John Lennon live at Madison Square Garden, New York

Early in August 1972, John Lennon had the idea to perform a live benefit for the pupils of Willowbrook School in New York City, a state-run institute for children with mental disabilities. Following three days of rehearsals, two concerts took place on this day at Madison Square Garden. They were the last full-scale performances given by Lennon in public.


That Madison Square Gardens gig was the best music I enjoyed playing since the Cavern or even Hamburg… It was just the same kinda feeling when The Beatles used to really get into it.
John Lennon, 1972
New Musical Express

Lennon had seen Geraldo Rivera’s report for ABC TV on the physical and sexual abuse of the children and the poor facilities at the Staten Island school. He contacted Rivera and suggested they organise a benefit concert. Lennon enlisted Elephant’s Memory, the band he had recently recorded the Some Time In New York City album with, and rehearsals took place on 18, 20 and 22 August.

Lennon was, like many Americans, scandalised by the conditions at Willowbrook. He likely also saw it as a chance to rehabilitate his public image, in the light of poor sales of Some Time In New York City and the Nixon administration’s ongoing attempts to deport him. The success of George Harrison‘s Concert For Bangladesh the previous year may well have influenced his decision to get involved.

The event was part of the One To One Festival, which sponsored the individual mentoring of pupils at the school. Two concerts took place, one in the afternoon and another in the evening. Other guests on the bill included Stevie Wonder, Roberta Flack, and Sha Na Na, and the Plastic Ono Elephant’s Memory Band were the headline act.

Paul McCartney had been invited to appear at the event, and although he considered accepting, the spectre of Allen Klein in the background was enough to put him off.

Prior to the concerts, Lennon bought $59,000 worth of tickets and gave them away to fundraising volunteers, as he worried that not enough money was being generated. Both shows were sell-outs, however, and the day raised more than $1.5 million for Willowbrook. Proceeds from the tickets, which cost $5, $7.50 and $10, were intended to establish smaller residential facilities in the community for mentally-disabled people.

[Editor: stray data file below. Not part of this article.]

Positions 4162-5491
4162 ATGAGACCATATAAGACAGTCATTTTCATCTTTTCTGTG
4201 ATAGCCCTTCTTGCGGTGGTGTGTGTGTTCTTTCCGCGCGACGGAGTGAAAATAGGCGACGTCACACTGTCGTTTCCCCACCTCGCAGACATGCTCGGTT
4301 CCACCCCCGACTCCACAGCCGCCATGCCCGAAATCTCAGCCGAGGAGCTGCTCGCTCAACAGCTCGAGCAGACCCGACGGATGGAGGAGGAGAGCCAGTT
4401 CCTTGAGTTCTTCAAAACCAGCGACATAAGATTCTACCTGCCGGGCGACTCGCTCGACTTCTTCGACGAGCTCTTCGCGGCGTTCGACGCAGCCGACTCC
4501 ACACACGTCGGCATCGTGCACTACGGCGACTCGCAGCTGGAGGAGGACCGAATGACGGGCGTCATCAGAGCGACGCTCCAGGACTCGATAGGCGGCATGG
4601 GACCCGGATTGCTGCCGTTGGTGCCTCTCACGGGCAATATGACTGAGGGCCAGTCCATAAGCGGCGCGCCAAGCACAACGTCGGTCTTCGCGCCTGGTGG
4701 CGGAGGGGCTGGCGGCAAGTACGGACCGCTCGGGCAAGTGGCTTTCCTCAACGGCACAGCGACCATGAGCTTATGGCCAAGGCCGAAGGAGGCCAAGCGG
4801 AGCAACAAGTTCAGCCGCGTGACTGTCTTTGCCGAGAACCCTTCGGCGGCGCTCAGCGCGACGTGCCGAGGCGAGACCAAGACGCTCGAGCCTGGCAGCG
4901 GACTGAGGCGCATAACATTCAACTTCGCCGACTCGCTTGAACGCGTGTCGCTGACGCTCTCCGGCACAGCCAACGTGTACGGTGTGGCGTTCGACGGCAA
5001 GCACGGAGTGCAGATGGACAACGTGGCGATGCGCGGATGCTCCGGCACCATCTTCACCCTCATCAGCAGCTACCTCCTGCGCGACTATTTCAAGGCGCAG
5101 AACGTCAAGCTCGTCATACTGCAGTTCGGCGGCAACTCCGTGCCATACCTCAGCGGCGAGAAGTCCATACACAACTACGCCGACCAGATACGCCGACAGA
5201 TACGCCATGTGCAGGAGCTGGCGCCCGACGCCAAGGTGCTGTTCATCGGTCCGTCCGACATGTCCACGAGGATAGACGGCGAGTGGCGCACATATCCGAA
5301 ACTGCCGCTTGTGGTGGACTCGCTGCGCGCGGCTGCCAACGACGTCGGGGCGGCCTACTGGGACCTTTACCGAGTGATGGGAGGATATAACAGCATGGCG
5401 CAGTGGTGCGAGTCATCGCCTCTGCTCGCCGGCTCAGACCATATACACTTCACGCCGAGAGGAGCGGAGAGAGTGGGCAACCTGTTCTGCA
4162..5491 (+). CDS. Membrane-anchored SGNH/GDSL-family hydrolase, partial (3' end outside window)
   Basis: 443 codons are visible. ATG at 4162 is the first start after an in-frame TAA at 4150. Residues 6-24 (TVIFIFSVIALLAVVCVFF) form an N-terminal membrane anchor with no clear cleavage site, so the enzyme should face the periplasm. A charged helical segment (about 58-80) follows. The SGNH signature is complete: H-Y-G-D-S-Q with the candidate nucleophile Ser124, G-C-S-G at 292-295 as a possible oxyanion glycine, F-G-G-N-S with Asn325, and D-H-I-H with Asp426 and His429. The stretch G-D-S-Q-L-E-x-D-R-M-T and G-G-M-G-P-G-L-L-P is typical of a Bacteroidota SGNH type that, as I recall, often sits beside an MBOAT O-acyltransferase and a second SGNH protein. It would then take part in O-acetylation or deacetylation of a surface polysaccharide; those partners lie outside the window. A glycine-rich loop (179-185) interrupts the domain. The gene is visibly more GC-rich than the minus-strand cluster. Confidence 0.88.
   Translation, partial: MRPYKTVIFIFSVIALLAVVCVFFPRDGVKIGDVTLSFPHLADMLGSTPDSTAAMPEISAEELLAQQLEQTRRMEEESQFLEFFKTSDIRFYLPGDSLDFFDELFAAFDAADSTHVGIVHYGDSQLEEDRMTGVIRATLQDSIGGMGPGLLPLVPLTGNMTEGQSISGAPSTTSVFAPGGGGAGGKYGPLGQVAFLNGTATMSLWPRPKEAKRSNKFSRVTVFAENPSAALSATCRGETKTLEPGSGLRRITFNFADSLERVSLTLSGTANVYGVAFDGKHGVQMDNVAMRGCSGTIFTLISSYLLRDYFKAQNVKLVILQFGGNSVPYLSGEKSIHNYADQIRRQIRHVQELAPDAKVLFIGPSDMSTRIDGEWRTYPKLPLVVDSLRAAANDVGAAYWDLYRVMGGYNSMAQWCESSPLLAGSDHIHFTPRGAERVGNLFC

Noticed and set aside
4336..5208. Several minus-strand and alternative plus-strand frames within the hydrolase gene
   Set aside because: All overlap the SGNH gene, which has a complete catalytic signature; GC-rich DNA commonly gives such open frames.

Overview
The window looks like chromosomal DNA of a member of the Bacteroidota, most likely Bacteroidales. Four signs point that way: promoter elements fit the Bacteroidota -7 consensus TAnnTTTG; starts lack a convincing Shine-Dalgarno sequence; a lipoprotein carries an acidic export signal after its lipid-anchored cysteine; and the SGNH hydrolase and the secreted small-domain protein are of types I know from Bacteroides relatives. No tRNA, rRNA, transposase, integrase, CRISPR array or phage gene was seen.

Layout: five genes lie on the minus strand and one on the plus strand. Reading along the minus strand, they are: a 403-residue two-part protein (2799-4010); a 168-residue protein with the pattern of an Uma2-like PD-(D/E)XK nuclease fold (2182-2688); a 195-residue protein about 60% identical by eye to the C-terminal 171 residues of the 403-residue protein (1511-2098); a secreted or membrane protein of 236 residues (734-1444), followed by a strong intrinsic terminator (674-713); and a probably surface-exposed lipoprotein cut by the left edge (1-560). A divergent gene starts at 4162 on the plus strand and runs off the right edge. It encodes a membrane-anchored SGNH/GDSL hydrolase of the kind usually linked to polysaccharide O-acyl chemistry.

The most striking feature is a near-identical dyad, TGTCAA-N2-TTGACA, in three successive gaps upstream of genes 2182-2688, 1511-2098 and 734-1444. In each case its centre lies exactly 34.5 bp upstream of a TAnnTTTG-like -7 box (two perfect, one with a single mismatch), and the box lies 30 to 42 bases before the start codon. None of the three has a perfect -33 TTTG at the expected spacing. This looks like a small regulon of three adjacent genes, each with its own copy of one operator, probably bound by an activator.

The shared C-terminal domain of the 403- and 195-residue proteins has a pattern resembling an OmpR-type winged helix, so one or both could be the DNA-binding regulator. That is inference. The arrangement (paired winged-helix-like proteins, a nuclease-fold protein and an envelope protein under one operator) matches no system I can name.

Initially just one concert had been planned, but an afternoon performance was added after sales for the evening show exceeded expectations.

The setlist for the first show was: Power To The People, New York City, It’s So Hard, Move On Fast, Woman Is The Nigger Of The World, Sisters, O Sisters, Well Well Well, Born In A Prison, Instant Karma, Mother, We’re All Water, Come Together, Imagine, Open Your Box, Cold Turkey, Don’t Worry Kyoko (Mummy’s Only Looking For Her Hand In The Snow), and Hound Dog.

With Lennon relatively unaccustomed to live performance by 1972, the first concert featured some ragged playing and a general lack of energy. Lennon acknowledged as much from the stage, telling the crowd: “Welcome to the rehearsal”.

The evening show featured fewer songs, with several sung by Yoko Ono omitted. The setlist was: Power To The People, New York City, It’s So Hard, Woman Is The Nigger Of The World, Sisters, O Sisters, Well Well Well, Instant Karma, Mother, We’re All Water, Come Together, Imagine, Cold Turkey, Hound Dog, and Give Peace A Chance.

In the final song Lennon and Ono were joined on stage by the other stars and the organisers of the concerts. A brief portion of this performance was included on the 1975 compilation Shaved Fish, as a coda to Happy Xmas (War Is Over), with Stevie Wonder’s vocals to the fore.

After the event the acts all attended a party held at the Tavern In The Green in Manhattan’s Central Park.

The concerts were filmed by a professional crew, and the superior evening performance was screened in an ABC TV special later in the year, as well as being broadcast in a King Biscuit Flower Hour radio show. ABC bought the rights for $350,000, which also went to the charity.

A selection of recordings from both concerts were issued on the posthumous 1986 album Live In New York City. A one-hour video was released on VHS, Betamax and later Laserdisc, featuring some different versions of the songs, including some by Yoko Ono.

Three songs, along with Geraldo Rivera’s introduction, were included on the 1998 box set John Lennon Anthology. The songs were Woman Is The Nigger Of The World, It’s So Hard, and Come Together.

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